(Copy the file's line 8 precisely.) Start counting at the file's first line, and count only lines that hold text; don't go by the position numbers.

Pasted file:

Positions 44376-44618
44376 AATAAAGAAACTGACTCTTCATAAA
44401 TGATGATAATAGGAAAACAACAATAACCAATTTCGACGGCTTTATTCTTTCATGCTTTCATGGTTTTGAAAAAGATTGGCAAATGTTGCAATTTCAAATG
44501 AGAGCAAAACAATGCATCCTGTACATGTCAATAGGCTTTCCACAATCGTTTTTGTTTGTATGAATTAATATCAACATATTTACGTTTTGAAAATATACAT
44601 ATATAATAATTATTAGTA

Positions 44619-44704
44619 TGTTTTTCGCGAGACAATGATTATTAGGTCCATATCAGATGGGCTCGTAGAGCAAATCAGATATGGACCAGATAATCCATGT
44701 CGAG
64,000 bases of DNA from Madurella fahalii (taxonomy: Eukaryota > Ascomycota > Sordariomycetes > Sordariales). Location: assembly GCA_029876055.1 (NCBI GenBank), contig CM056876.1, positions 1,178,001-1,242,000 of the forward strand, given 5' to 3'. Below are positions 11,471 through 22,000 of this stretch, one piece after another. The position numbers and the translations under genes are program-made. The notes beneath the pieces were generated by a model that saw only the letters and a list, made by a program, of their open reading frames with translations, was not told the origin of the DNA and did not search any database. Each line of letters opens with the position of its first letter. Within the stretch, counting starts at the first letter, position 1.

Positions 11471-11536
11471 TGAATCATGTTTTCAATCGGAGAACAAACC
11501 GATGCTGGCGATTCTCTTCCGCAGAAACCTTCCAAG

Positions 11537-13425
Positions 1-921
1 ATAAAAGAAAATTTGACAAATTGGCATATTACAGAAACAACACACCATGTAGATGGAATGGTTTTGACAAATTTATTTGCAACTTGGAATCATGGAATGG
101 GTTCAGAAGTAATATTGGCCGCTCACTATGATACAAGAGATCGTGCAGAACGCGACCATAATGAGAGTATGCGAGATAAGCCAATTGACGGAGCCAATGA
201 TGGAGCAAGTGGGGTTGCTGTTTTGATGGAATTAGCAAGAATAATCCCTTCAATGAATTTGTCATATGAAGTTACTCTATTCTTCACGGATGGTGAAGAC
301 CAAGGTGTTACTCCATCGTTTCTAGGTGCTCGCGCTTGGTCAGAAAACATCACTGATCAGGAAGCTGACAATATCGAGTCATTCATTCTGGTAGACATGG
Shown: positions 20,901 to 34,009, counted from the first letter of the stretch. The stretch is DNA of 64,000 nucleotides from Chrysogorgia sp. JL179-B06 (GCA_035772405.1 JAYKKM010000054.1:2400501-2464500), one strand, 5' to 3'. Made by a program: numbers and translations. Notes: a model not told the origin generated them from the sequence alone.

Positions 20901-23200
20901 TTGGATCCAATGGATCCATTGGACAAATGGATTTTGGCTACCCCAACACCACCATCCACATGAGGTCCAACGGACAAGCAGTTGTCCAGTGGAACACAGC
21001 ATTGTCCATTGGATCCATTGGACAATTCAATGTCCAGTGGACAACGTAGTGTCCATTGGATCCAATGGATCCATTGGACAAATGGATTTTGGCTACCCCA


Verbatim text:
44701 CGAG